I understand them as an entry point. After a click/touch the user gets more information about the displayed content.
Twitter uses them, Google (Google now), Facebook – just to name some. What makes them so great for designers is that they are universally applicable: On mobile, show one column with separate cards under each other, show multiple columns on desktop.
They magnify general design problems into smaller easy to handle piece. Definitely a trend for 2015!
- Animation – We’re starting to see a lot more interaction design on the web. Small bits of transitions and animations for pretty much any action we take. It’s effective if it’s not overdone.
- Performance – The evangelism for fast websites has been good. Our tolerance for slow sites is lessening.
- More Pixels – As we know now, we need more pixels. All devices go with retina resolution so I hope in 2015 we have no need for those old devices with poor resolution.
The last few years has seen a complete abandonment of skeuomorphism. In favor of solid block color. I think soon enough we’ll see a few more patterns being introduced. Think more ‘geometric’, rather than compliment minimalist design.
LOW POLY STYLE
One trend we expect to see more and more: the low poly style. I think that 2014 was a prolific year for this visual style with many original visual interpretations and implementations of it, but I expect to see even more projects designed using this technique.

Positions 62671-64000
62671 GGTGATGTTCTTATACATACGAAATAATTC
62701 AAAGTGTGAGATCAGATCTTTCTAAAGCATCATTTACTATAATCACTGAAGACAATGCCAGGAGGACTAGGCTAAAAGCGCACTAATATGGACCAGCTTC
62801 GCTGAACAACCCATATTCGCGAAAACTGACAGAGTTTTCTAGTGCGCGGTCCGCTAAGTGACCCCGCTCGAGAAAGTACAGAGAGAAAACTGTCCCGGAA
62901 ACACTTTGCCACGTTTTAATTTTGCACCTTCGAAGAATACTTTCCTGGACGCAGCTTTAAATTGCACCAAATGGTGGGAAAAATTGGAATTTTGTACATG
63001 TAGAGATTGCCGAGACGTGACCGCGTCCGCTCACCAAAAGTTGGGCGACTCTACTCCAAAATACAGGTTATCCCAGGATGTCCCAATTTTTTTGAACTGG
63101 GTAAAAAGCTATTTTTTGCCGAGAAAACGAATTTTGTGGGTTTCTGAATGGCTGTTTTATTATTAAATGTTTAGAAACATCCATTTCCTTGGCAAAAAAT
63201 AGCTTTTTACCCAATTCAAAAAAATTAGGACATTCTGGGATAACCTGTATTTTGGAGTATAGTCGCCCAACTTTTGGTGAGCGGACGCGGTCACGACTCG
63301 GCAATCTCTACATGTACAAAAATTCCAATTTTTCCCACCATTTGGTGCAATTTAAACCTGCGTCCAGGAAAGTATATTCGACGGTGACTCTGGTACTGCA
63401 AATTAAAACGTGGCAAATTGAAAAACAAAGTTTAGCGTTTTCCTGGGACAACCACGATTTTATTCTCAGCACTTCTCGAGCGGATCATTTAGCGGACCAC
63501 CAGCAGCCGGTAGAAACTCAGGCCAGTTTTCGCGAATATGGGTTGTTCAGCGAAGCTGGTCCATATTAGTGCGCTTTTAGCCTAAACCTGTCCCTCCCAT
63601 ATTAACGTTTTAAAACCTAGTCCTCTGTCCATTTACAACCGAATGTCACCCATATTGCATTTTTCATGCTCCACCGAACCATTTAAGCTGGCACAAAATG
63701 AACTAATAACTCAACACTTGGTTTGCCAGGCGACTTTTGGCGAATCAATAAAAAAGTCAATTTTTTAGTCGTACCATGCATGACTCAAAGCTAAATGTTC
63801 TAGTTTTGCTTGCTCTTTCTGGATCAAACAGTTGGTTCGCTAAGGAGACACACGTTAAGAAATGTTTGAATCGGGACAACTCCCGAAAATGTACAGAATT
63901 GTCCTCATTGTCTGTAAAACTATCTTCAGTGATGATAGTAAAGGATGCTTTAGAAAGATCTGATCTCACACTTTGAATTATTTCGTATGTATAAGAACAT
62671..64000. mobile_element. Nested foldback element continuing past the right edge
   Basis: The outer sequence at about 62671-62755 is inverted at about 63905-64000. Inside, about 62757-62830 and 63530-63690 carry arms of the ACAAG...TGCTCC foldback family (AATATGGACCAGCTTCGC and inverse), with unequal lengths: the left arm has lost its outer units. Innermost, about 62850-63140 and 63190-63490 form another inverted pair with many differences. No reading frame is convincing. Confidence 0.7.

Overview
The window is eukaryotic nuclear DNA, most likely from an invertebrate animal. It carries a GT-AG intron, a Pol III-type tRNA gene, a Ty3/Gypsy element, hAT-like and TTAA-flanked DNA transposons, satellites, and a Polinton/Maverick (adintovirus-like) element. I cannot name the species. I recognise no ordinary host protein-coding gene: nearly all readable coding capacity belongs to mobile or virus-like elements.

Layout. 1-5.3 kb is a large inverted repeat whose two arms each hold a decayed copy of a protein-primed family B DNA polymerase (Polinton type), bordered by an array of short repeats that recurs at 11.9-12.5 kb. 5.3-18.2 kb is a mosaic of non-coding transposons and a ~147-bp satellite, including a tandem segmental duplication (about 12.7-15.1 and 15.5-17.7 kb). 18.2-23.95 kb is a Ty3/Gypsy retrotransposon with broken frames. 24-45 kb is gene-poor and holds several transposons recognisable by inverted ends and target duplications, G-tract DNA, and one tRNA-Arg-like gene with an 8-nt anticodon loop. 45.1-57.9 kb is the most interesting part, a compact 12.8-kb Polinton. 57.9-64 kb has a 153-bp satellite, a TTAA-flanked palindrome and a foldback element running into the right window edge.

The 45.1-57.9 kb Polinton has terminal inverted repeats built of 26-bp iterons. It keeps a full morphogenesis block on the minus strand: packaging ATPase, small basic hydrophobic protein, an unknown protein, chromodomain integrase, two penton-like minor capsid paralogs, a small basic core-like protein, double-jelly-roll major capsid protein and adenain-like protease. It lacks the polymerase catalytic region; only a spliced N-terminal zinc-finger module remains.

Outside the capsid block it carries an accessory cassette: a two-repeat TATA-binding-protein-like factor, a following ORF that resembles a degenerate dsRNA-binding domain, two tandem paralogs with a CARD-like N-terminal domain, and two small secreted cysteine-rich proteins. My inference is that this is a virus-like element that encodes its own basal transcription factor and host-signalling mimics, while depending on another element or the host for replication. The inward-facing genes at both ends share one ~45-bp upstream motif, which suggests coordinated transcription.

To conclude I would like to say that I imagine these 3 trends to be more and more visible in the near future not only in the logo design field, but also on the online, mobile and digital mediums, part of the extended implemented identity design or approached as stand-alone styles.
Users are now used to scrolling more than they click. We think the long-scroll website trend will continue to become more and more popular in 2015, meaning companies will need to continue simplifying their content – at least on marketing and sales sites. Oh, and don’t forget the parallax (use sparingly, please)!
- Simple Colors – Simple colors must be popular for sure, would be great with some skeuomorph icons.
- Community – Buzzwords like content-first, mobile-first, offline-first, etc. belong to a greater knowledge we start to collect as a community about what good design for the web really is.
- Applications – We will probably see more tools (both for designer and for coder) to help release applications on multiple platforms and resolutions, because it is becoming exponentially more difficult to handle everything on the text editor.
More a preference than a forecast, I would love to see the resurrection of illustration and hand-drawn elements that ignited branding design move into web design as well.
That kind of spectacular typography and organic details used in subtle, intentional ways would be very exciting for the web.
Responsive typography will start to become the norm. Being aware of the varying reading distances and viewpoint sizes content might be employed on means that one type scale won’t necessarily work for all experiences.
Designers need to be aware that their text-on-screen might be consumed at arms length or at room length. More care and time will be put into ensuring reading on-screen is always painless.
Keep an eye on those type foundries that are putting the additional time and consideration into creating typefaces that are screen-ready.